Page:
The English are obsessed with Dubai and I never understood why. I know why but I don’t understand. Well…I do but that doesn’t mean I approve.
None of my friends coming from the continent actually understand why either. Most of our students are going there every year with their families, colleagues go there, friends go there, everyone in England seems to be going there or is talking about going there, planning to go there or dreaming of going there.
It suddenly came back to me this insane craving they have for Dubai as yet another pair of British Youtubers went there and posted their holiday vlogs for everyone to enjoy. I actually love watching these. First, because I watch British Youtubers if they are fit and handsome (Hello the Chapman twins!) but also I take a lot of pleasure looking down at them for they never do anything different in Dubai. The vlogs from there are all the same: they all go to the same hotel, the same beach, do the same activities, take the same pictures, eat the same food, watch the same shows and actually say the same things along with their “passion” for One Direction.
Living on the continent, especially in France, where we do have sunny beaches, Dubai is nothing. We never hear about it, expect to mention another one of the “my penis is much bigger than yours” buildings architects are allowed to build in the desert. For us, it’s just madness.
A huge city in the middle of the desert built on speculation and, literally, sand. A fallacy with no sanitation which forces garbage trucks to queue for up to 15 hours in the sand dunes, just a couple of miles away from the city centre. The working conditions of these drivers are such hell that they usually can’t stand waiting and end up dumping their load somewhere in the sand for it to rot under blistering sun. A city that does not treat its used water, rather dumps it in the sea “far enough”, they used to think, from the tourists. However, the city has grown and diseases are multiplying as people are now swimming in a decade of waste. An emirate that is not a democracy but a despotic monarchy where sharia law is more or less implemented.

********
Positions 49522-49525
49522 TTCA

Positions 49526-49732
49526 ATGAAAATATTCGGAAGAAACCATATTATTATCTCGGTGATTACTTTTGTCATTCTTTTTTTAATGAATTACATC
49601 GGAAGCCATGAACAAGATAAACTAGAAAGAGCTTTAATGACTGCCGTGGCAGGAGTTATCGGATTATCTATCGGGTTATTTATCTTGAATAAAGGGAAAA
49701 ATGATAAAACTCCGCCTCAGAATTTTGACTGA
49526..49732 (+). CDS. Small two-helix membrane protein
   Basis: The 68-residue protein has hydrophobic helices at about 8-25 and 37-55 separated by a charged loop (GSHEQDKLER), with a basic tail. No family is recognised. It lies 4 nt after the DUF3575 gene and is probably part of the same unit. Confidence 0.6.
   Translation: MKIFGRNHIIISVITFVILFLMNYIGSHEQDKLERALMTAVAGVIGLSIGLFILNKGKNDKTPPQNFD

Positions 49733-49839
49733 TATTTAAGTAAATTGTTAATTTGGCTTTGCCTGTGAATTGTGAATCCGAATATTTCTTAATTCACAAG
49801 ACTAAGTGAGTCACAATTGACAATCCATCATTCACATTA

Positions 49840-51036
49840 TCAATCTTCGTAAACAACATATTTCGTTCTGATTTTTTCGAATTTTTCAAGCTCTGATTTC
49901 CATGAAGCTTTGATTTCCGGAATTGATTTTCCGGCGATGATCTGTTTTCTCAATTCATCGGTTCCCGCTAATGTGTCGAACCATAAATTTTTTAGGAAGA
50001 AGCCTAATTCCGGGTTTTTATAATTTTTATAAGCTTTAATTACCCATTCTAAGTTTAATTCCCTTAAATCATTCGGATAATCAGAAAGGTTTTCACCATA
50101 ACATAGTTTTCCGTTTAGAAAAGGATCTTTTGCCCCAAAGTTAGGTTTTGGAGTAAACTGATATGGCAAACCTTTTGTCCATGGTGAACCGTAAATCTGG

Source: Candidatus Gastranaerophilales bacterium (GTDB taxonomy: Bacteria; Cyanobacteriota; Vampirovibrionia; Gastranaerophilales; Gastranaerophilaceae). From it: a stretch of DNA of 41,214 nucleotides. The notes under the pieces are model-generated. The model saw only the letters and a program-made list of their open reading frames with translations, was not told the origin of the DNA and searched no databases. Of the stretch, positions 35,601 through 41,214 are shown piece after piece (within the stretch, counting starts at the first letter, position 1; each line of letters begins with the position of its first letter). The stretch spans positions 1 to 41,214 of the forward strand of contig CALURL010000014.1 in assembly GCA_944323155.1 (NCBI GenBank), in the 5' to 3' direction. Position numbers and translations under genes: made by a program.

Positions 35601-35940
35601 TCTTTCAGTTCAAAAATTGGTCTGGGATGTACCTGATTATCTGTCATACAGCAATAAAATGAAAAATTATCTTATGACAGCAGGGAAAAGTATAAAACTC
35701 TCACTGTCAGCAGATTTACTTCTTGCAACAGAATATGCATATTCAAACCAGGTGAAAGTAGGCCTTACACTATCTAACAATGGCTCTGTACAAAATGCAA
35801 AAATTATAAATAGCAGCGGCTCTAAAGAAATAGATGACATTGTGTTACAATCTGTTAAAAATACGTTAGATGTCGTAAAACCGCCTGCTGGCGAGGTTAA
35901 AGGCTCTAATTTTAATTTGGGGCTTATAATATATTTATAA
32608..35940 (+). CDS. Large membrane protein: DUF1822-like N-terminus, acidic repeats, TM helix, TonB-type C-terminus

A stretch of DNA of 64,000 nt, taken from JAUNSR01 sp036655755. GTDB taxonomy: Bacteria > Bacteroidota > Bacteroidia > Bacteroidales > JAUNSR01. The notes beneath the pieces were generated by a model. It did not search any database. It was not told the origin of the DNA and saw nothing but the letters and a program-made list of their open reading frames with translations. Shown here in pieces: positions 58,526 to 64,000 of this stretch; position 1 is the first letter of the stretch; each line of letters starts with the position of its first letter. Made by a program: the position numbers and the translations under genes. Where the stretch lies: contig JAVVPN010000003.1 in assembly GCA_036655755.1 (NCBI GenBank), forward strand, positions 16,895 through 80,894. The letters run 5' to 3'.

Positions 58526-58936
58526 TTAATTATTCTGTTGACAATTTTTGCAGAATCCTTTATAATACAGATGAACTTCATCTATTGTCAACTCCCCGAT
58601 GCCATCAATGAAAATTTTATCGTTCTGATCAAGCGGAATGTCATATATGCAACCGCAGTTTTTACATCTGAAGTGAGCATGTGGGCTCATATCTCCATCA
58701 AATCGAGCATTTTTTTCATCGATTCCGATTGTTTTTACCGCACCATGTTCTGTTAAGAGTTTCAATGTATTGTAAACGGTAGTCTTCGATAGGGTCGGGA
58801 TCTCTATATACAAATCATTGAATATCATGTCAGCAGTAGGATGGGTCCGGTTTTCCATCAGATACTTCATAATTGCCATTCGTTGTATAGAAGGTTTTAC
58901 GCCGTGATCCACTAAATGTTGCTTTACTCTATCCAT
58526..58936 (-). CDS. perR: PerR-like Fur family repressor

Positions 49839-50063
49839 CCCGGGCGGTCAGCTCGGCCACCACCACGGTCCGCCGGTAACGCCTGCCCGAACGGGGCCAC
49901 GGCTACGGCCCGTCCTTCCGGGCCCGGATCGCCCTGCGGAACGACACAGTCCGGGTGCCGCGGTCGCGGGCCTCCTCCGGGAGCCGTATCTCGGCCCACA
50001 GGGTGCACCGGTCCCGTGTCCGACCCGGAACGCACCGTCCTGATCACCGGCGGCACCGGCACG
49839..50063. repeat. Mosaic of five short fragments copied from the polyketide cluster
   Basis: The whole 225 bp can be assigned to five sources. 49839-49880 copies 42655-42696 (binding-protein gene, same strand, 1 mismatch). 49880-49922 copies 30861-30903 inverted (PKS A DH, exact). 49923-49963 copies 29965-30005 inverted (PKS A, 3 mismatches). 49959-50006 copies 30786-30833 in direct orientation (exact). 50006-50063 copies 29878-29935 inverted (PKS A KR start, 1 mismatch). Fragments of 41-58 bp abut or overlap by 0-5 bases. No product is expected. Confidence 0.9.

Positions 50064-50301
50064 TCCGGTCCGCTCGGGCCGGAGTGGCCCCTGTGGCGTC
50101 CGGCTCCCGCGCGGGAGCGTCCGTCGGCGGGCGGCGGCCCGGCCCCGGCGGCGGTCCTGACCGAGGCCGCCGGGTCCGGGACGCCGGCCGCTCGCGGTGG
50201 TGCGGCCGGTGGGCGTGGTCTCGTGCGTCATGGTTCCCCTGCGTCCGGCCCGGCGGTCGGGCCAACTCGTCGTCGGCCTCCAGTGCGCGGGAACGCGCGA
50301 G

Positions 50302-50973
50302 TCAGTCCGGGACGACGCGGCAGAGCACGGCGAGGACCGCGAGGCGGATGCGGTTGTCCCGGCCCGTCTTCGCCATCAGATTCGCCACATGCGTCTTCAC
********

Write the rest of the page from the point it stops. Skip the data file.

That’s Dubai for us, on the continent. We are aware of its qualities but we are also very aware of its flaws. You will have people going there of course but nothing like the scale of the Brit invasion the emirate is happy to deal with.
In England, Dubai is everywhere. Footballers were the first to the rush, generously paid by the builders and architects to promote the city. Steven Gerrard has a tower named after him there. They all “bought” villas and mansions on the Palm Tree Island and have been the biggest advertising dummies for years. Politicians even go on holidays there now that England’s former Cuba, Egypt, has decided to take the matter of its politics in its own hand. No more free holiday from our dictatory friends. Sharm El Sheikh has lost its appeal. So we go to Dubai, the Emir is such a lovely man.
There is indeed a tradition coming from the English aristocracy to go on holidays closed rich ghettos away from the “exotic” poverty, like in India, and later to go sunbathing in the colonised remains of the Ottoman Empire. A custom envied by the middle class and that Dubai knew how to turn into profits with mastery. They present themselves as THE destination for the British because they offer what most of the Brits want on holiday: sun, heat and a place where they can stay without having to put up with the locals. A cruise without the boat.